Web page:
Uber and Lyft are threatening to halt their ridesharing service in California after a judge rejected the companies’ effort to delay an order that forces the companies to classify drivers as employees. The popular ridesharing companies were given 10 days to reclassify their drivers in California as employees which according to Uber and Lyft is near impossible. The deadline to reclassify is now only 3 days away, August 20th, and Uber and Lyft have said that if they are forced to stick with this deadline that they will need to “go dark” in California for some time.
Uber and Lyft have threatened to remove their popular ridesharing services in various cities before when they have run into legal battles. Usually the “threat” riles up customers and drivers who will lose rides and work respectfully, in an effort to put more pressure on lawmakers. However, so far, their threat is not working out in their favor and California is holding firm on the August 20th deadline. Uber is now saying that it plans to appeal the order (again) and Lyft reportedly already filed another appeal on Friday.
Ideally, Uber and Lyft are hoping to push off the deadline until November when California residents will vote on Prop 22, which if passed will exempt Uber, Lyft, Instacart, and DoorDash from classifying drivers as employees. However, they will still need to provide drivers with additional benefits such as paying drivers above minimum wage, plus 30 cents per mile. It also mandates that companies cover health care coverage for drivers who work at least 15 hours per week.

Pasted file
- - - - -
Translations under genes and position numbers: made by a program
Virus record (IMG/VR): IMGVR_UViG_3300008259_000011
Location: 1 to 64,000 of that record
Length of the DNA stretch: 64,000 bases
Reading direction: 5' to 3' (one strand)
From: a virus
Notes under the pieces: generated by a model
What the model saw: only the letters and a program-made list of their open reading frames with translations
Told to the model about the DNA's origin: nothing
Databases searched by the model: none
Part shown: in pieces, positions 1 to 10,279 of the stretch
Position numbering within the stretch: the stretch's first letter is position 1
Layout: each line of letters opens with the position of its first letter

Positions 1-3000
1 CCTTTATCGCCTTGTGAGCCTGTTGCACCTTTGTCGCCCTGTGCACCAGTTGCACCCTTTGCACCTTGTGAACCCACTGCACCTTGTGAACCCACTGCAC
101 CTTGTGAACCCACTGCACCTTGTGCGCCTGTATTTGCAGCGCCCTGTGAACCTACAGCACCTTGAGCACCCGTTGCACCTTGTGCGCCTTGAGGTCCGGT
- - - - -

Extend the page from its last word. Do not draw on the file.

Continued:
Uber, Lyft, and Doordash have been pushing hard for Prop 22 to pass. Lyft has even started adding “pro-Prop 22 messages” within it’s app encouraging riders to vote “yes”. Earlier this year, these companies joined forces to raise $100 million just to ensure that Prop-22 was included on the November ballot. If Uber and Lyft remove their services from California on the 20th, it may work in their favor showing customers a glimpse of what could happen if Prop 22 fails. However, on the flip side, by removing their services from California they risk losing a solid chunk of revenue during a time when their financial status is already very rocky. Furthermore, if they officially lose this battle in their home state it may cause other states to also rethink their legislation for classifying gig workers.
We would love to hear your opinions on if you think Uber and Lyft will follow through on their threat to pull out of California and how that will impact you personally if you live in the Golden State.